The State of our Public Hospitals in four and a half minutes

For all that we have written about the terrible state of our public healthcare system, sometimes is difficult to convey into words how bad it is. But images can speak louder than words, and this report – made by Venezuelan photojournalist Betty Laura Zapata – for UK’s Channel 4 News is quite powerful.

Zapata (who resides in London) returned to Venezuela last year and for two months she shot inside several public hospitals. As she describes:

…doing my own research was the only way to build up a picture of what is really happening. I interviewed doctors, nurses, patients, administrative staff and ambulance drivers.

Few were able to talk to me openly, or felt comfortable giving me their names, for fear of losing their jobs for talking without official permission. But the situation they described was shocking.

And shocking it is indeed. I don’t wanna spoil it for you, just watch it. Warning for graphic images. Nice things you’re defending, Mr. Corbyn…

If you want to see more of Zapata’s work, go to her website and see more pictures of the Project X-Ray, for which she got recognition.

18 thoughts on “The State of our Public Hospitals in four and a half minutes

  1. I like to think these reports cherry-pick the worst of the worst and the norm isn’t this bad, but what do I know?

    I am sure I am not the only one depending on CC participants still living in Vzla. for the true story. Many thanks to you all.


  2. When you have 25,000 Murders, Violent Deaths per year how many more are wounded, badly treated at hospitals and then permanently scarred, amputated or dead later, unaccounted for? 50,000 more, per year?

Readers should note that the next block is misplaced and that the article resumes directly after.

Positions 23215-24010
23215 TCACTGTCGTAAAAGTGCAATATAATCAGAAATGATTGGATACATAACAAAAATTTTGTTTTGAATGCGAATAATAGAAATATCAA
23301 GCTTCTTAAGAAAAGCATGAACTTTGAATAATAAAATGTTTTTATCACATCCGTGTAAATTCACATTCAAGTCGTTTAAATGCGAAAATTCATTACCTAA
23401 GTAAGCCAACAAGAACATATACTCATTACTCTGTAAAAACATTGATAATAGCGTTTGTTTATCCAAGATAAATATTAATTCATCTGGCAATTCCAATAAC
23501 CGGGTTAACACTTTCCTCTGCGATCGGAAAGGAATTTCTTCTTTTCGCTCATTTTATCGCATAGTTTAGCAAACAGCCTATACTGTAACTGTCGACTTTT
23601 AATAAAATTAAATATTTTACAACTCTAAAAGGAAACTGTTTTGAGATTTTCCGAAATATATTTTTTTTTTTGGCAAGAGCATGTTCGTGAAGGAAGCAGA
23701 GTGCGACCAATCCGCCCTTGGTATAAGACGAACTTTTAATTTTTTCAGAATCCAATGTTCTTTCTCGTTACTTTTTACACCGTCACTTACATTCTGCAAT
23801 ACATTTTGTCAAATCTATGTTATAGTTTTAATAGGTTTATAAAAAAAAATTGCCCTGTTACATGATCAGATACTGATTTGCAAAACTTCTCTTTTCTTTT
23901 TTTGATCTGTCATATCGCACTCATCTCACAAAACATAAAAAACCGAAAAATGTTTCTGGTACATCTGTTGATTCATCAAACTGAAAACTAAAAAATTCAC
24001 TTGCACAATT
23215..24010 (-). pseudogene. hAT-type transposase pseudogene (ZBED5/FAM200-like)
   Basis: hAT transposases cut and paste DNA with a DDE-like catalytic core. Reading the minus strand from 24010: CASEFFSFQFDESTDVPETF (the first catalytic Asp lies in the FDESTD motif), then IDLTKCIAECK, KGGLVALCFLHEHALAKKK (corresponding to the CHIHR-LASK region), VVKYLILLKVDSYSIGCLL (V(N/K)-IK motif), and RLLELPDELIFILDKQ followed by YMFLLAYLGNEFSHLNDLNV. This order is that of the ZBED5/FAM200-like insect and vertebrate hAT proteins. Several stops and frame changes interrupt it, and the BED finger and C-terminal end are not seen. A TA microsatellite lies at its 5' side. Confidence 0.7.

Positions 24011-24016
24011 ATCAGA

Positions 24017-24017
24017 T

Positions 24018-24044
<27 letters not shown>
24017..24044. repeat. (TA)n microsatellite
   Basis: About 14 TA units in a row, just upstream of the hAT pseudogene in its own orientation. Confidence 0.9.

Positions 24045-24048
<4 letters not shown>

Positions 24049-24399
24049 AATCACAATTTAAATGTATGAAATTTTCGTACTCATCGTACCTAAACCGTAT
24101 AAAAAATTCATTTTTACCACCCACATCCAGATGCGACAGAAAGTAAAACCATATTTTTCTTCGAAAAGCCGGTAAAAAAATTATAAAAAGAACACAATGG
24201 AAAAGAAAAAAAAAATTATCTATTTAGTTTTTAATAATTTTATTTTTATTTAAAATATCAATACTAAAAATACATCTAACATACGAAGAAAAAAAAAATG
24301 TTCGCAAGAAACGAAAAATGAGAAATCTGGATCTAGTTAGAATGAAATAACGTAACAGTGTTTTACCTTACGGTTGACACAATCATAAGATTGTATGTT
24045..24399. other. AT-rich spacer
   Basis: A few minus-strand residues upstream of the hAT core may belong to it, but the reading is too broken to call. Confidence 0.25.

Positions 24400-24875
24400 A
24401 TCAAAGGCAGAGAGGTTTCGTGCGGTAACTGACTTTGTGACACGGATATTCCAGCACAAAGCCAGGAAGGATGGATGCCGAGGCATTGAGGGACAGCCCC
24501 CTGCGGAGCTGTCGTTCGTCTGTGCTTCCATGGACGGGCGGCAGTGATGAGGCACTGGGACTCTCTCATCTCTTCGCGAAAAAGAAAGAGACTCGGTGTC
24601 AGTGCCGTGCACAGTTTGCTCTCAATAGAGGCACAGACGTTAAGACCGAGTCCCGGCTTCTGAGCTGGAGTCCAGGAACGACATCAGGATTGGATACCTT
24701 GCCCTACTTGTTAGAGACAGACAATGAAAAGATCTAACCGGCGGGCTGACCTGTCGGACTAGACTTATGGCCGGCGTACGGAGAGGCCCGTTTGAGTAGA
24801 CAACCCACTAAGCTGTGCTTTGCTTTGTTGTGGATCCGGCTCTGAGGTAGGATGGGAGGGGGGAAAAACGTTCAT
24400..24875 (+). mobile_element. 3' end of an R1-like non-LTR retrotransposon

Half a Million wounded or sick people badly treated, when treated at all, at horrible hospitals so far during Chavismo? Probably a lot more.

    And the MUD is already offering forgiveness and complete Amnesty to everyone involved.

    Thousands of Criminals responsible for this tragedy, a virtual Genocide, plus the Millions of Malandros that survive this War, will be free on the streets, along with the 3 Million Chavista Government employees.

    They will all work together to combat crime, for a better Vzla… Except that when they fail to control the Gangs or curb the Death toll to less than 15,000 Dead per month, there will still be a shortage of doctors and qualified nurses to work at ravaged hospitals: they left long ago, by the thousands, even Cuban doctors got the hell out of that War zone.

    Oh, but we can trust the Corrupt Military, the Despicable “Police” and the putrid Guardia Nazional to bring Peace in no time to the 2nd bloodiest country on planet Earth.. They will have the situation under control soon after the MUD “wins” by 55% in December or Capriles becomes President sometime after the Presidential elections are stolen again.. Dealing with the same thugs, gangs, and 60% pro-Chavista population that is responsible for this entire disaster. They’ll raise taxes and Gas prices, apply the necessary tough economic measures of austerity, and stop the corruption, the freebies, the bachaqueo and the Tigritos.. People will be happy and calm in the streets, a happy and peaceful reconciliation everywhere..

    This is just one of the many reasons no “ad/copey/vp/vv/chavista MUD” ‘democracy’ will be able to tackle such severe and profound problems in decades to come. Only some sort of corrective authoritarian regime could stop the bleeding. How were Chilean Hospitals during Pinochet’s tenure? Yes, he killed 3000 people in 17 years. But far from 250,000 in 17 years of Chavismo. Or 10,000 dead per year you can certainly expect, at least, under any MUD-Chavista-light government to come next in Murderzuela. And look at Chile or Singapore today. The hospitals can’t certainly get much worse under the next MUDcrap government, they can only improve, but crime will hardly get much better.


  3. I have been Volunteer Firefighter for almost 20 years by now, I can testify how our Hospitals and First Responder services has been deteriorating in the latest years.

    In my opinion, Mrs. Zapata has only merely scratched the surface …